What’s the beef over meat-free marketing?

As Veganuary 2022 draws to a close, many of us would have seen the strategic marketing campaigns of advocates from both sides of the divide – farmers trying to sustain their livelihoods and vegans seeking further advancement of their ethical viewpoint.

Not just in Veganuary, but all year round would you find a trip to a supermarket difficult without seeing ‘meat-free’ bangers, soya steaks, and lentil burgers. However, what many do not realise is the militant opposition to such labelling by farming unions and even governments: for example, France banned the phrasing of ‘meat-free’ foods with inherently ‘meaty’ terminology: plant-based sausages, bull-free burgers, etc.

The arguments being made against the alternatives to meat seem futile and patronising, suggesting that we as consumers lack the capacity to interpret information on our food, and cannot sustain ourselves with diets that have, in fact, proved resoundingly successful and economically sound. The EU’s largest farming union, Copa-Cogeca, have referred to this as “cultural hijacking” allowing vegetarians to flood the market with misleading products. This accusation of producer misinformation seems to score no new public support, given that just 25% of British and European consumers consider ‘meat-free’ terminology misleading.

In 2020, the EU voted in favour of a plant-based dairy ban on dairy products including vegan ‘cheese’, and ‘dairy-free yoghurt’. Dairy manufacturer, ‘Flora’, welcomed this sweeping reform by claiming that their “censorship” was over. Conversely, the EU Parliament rejected a ban on plant-based products using names typically associated with meat products.

Last year, the EU Parliament dismissed a ban that would prohibit the use of the words ‘creamy’, ‘buttery’, or ‘vegan alternative to yoghurt’ on dairy products. Similarly, this regulation (AM171) would have outlawed the promotion of ‘vegan alternatives’ being less carbon-intensive, or better for the planet and the consumer. The European Dairy Association has stated that the decision to uphold existing restrictions on the use of terms such as ‘vegan cheese’ in the Common Agricultural Policy will continue to protect dairy industry products.

Why is there such tension over the labelling of these foods?

EU meat terminologies are outlined in EC Regulation 853/2004 in which it determines meat as being from animals, but not seafood or fish. Therefore, a lack of legislation in regards to the new ‘meat-free’ revolution exists – and can explain the rift between the EU’s farmers and its ever-expanding vegetarian and vegan population.

For both UK and EU, compositional food standards assert that a sausage is only deemed a ‘pork sausage’ if containing over 42% of pork, (as per EU Food Hygiene Law 853, Annex VII, Part B). In this regard, surely just the word ‘sausage’ can be used to describe vegetarian sausages too: they contain no meat, so there is no need to label them further than just being a humble sausage. If ‘sausage’ is prefixed with ‘vegan’ then how is this different to differentiating between sausages made with other meats? ‘Sausage’ seems an umbrella term, under which the surprising lack of UK and EU regulations has granted ‘vegan’ and ‘vegetarian’, a place.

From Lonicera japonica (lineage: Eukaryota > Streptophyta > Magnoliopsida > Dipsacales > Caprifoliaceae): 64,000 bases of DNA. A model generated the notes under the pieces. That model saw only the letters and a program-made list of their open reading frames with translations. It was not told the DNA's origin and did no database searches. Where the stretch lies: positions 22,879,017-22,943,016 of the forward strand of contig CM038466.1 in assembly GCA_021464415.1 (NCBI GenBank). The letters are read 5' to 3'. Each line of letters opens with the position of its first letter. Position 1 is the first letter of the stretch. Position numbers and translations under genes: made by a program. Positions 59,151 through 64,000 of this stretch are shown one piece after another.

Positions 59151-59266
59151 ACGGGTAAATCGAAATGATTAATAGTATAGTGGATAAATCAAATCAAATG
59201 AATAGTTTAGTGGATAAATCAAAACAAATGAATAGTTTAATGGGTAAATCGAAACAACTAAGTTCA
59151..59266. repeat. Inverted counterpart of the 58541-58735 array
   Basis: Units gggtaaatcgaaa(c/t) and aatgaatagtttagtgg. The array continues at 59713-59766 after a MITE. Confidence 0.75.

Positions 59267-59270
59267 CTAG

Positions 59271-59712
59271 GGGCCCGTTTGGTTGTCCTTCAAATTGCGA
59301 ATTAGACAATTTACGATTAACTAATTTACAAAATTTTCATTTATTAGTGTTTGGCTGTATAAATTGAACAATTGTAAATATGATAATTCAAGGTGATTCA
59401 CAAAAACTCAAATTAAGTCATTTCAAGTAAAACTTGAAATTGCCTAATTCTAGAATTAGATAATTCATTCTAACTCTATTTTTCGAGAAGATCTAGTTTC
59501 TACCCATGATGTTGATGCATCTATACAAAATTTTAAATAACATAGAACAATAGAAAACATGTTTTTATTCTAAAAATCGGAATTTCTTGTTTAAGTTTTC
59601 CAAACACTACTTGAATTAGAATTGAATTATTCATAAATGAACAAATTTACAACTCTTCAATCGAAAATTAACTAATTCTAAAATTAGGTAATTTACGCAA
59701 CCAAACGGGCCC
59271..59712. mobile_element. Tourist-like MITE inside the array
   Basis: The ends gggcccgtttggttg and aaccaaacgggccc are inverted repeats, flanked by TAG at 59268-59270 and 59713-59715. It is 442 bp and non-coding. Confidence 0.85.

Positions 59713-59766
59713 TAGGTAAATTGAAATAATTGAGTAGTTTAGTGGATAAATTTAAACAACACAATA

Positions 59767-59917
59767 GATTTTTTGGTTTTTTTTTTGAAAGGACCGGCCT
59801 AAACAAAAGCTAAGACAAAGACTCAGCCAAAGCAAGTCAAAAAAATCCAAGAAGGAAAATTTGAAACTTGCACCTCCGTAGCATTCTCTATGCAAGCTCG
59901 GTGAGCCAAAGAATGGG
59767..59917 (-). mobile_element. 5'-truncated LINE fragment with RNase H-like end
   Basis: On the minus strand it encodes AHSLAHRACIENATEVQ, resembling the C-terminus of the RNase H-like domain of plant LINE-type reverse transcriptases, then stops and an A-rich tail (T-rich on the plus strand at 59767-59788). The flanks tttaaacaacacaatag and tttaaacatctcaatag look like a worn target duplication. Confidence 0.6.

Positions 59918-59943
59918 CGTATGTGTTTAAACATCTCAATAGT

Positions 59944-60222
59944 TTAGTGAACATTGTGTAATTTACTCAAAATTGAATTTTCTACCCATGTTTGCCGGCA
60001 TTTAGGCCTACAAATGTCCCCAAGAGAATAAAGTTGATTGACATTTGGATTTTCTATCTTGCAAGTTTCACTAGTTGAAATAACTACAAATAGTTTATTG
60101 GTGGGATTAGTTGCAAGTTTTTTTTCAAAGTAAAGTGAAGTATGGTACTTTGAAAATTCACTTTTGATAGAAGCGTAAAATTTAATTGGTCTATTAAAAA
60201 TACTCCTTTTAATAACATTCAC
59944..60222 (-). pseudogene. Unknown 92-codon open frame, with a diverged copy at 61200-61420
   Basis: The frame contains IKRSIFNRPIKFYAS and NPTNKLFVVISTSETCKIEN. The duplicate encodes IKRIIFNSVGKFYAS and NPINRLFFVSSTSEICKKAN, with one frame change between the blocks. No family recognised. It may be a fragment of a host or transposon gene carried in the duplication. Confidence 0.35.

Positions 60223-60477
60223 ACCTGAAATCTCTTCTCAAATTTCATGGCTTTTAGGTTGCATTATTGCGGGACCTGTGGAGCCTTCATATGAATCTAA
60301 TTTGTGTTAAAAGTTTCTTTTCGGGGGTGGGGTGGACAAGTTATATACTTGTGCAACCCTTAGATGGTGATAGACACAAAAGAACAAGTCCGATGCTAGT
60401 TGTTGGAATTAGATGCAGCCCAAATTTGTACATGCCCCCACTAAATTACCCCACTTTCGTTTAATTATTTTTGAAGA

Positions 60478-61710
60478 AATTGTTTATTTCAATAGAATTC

The opposition to including ‘meat-free’ phraseology does no benefit to its cause when it insults the public’s intelligence suggesting we don’t know what we are buying. Quorn has declared that “in 35 years, not one consumer has complained they bought one of our products by mistake thinking it contained meat”. However, the British Meat Processors Association (BMPA) has accused brands such as Quorn of “playing tricks” on the public and being deceptive regarding the health implications of their products. Nutritionally, the BMPA claims purchasing these products denies the consumer vitamins and minerals contained in meat: iron, zinc, B12, etc.

Yet, component parts of ‘meat-free’ products (quinoa, soya, chickpeas) contain high levels of protein, essential vitamins and minerals, whilst also being low in sugar, calories, and the cholesterol found in beef, bacon and ham – commonly linked to heart disease and cancer. If I saw ‘meat-free’ on some packaging, I would know what I was purchasing.

Supermarkets are increasingly designating whole aisles for ‘meat-free’ products, and manufacturers (fearful of overreaction from meat producers) are taking no risks with repeatedly emphasising the ‘meat-free’ nature of their products on their packaging. To suggest the public do not have the agency to determine the contents of a vegan sausage, is a patronising misstep that invites similarly ludicrous responses: do Bernard Matthews’ Turkey Dinosaurs contain real Pterodactyl? What part of the cow does a Beef Tomato come from?

Ultimately, meat producers need to adapt to a market that is rapidly growing. Allied Market Research estimates the ‘meat-free’ market to generate over £2.2bn annually by 2025. Governments should subsidise farmers who choose to grow legumes, soy, peas, and pulses. That isn’t to say they should stop farming meat, but this offers them the chance to join a prosperous, growing market that can reward them with increased revenue, and increased public support that they so rightly deserve.